• Northern Virginia is home to almost 300 data centers, the highest concentration of these facilities in the world. But Maryland is looking to get in on the action, and the push to make the state a major hub for data centers is a top priority of Gov. Wes Moore (D) and will be part of his legislative package in the upcoming General Assembly session. Josh Kurtz/Maryland Matters.

FEDERAL SUIT FILED AGAINST WICOMICO CO. TARGETS AT-LARGE DISTRICTS: Civil rights groups and residents in Wicomico County filed a federal voting rights lawsuit Thursday against the county on Maryland’s Eastern Shore, alleging that its system for electing school board and council members is racially discriminatory and unlawful. Joe Heim/The Washington Post.

  • “I hope we see true diversity and representation considering these are elected positions,” said Monica Brooks, president of the Wicomico County Branch of the NAACP. “In the current system, there’s one space allocated for the people of color. Attempts to (create) diversity have all failed particularly in the At-Large space for people of color. This system isn’t benefitting our community in any way, shape, or form.” Kristian Jaime/The Salisbury Daily Times.
  • The suit alleges the county suppresses Black voters by electing “at large” members of the county school board and the council. That process makes it nearly impossible for more Black school board members and council representatives to be elected proportionate to the population. Stephen Janis and Taya Graham/The Afro.

SOLUTIONS SOUGHT TO AID YOUTH IN MENTAL HEALTH DECLINE: Declining mental health among young people is an ongoing issue, as lawmakers, workplaces and even local schools look for solutions to help kids and adolescents who are struggling with anxiety, depression, and thoughts of suicide. But the issue is multifaceted, according to Sara DiLeonardo, behavioral clinical strategist with Cigna Healthcare, who spoke at the Maryland Association of Counties winter conference in Cambridge. Danielle Brown/Maryland Matters.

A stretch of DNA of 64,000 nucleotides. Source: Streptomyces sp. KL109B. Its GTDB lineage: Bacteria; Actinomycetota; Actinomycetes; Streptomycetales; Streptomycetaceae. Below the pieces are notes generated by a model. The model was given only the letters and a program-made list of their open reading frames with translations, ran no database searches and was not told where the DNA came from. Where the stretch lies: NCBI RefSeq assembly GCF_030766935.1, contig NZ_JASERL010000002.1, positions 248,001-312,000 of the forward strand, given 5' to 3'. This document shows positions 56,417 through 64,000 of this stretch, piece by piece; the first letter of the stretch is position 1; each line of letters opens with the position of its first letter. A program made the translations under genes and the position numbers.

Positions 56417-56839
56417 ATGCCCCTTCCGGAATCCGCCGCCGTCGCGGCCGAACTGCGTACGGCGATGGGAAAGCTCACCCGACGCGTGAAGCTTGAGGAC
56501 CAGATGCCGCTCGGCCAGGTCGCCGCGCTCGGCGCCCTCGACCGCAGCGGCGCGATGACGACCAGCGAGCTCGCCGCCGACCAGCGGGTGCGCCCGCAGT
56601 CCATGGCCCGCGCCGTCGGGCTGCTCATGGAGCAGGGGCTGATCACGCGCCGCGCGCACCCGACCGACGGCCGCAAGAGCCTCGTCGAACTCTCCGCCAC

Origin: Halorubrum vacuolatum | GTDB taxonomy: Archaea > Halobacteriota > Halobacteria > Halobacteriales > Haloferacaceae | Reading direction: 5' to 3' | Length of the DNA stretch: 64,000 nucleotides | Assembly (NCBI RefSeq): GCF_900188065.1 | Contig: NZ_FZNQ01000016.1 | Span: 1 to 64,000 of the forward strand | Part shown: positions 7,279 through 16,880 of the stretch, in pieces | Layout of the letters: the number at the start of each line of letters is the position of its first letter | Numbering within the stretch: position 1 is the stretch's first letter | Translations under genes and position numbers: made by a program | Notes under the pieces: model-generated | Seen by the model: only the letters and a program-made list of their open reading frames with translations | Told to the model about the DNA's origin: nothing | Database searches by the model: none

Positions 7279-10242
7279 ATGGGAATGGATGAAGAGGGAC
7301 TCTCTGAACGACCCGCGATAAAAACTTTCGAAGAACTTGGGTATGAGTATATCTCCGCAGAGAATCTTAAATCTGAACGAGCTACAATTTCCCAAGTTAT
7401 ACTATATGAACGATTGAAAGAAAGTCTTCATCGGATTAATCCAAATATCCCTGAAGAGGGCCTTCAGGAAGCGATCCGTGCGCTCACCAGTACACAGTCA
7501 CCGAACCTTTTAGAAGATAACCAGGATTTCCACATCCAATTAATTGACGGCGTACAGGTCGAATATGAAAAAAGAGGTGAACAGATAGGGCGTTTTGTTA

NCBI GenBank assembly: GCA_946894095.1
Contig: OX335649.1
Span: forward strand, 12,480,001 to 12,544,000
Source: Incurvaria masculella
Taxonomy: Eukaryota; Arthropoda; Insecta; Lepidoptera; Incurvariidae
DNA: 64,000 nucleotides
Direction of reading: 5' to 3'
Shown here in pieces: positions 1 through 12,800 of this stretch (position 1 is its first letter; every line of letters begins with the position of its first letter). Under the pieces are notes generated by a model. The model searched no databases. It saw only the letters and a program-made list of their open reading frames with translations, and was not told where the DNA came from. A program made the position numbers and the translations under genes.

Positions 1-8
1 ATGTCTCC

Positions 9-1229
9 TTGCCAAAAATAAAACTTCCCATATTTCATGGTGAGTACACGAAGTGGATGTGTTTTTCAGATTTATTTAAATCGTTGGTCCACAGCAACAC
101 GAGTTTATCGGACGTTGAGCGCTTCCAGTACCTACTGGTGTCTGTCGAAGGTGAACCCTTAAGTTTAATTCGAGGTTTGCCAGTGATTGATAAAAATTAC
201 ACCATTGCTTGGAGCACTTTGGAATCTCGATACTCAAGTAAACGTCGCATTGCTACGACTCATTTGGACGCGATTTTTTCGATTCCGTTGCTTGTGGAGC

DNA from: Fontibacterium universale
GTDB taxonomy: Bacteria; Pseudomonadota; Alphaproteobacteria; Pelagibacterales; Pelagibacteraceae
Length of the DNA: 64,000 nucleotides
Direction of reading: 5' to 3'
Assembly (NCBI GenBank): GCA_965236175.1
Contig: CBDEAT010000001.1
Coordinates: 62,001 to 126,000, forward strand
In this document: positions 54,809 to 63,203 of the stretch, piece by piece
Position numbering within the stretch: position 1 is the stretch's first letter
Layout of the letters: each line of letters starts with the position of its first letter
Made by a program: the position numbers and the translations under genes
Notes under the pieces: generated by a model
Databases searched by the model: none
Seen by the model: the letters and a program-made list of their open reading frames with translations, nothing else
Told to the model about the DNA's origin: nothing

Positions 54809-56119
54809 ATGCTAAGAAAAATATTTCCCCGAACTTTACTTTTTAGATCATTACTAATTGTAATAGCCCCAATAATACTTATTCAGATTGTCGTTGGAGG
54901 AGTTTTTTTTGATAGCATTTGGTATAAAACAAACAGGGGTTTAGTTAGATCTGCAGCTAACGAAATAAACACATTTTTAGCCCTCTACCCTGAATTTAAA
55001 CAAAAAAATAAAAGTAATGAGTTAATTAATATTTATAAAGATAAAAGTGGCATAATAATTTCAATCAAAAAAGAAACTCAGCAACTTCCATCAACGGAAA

POLITICAL NOTES: MOORE NAMES COMMISSION MEMBERS; OLSZEWSKI TO HEAD MACo: Gov. Wes Moore named a slate of new members to the Maryland Commission on Indian Affairs this week. Baltimore County Executive Johnny Olszewski Jr. was named board president of the Maryland Association of Counties at the nonprofit’s annual winter conference Thursday. Hallie Miller and Pamela Wood/The Baltimore Sun.

OPINION: ARCHDIOCESE BANKRUPTCY ALLOWS EQUITABLE COMPENSATION: The Archdiocese of Baltimore recently announced its decision to file for Chapter 11 reorganization under the U.S. bankruptcy code in response to numerous anticipated lawsuits stemming from historic and previously time-barred cases of child sexual abuse. The lawsuits can go forward under a recent change in Maryland law. There was no other choice that would allow the Archdiocese to both provide equitable financial compensation to survivors of abuse who bravely have come forward to report the evil they suffered and for the Church to continue its mission. It’s a mission that does a tremendous amount of good in the community, as I’ve seen firsthand. Joe Foss/The Baltimore Banner.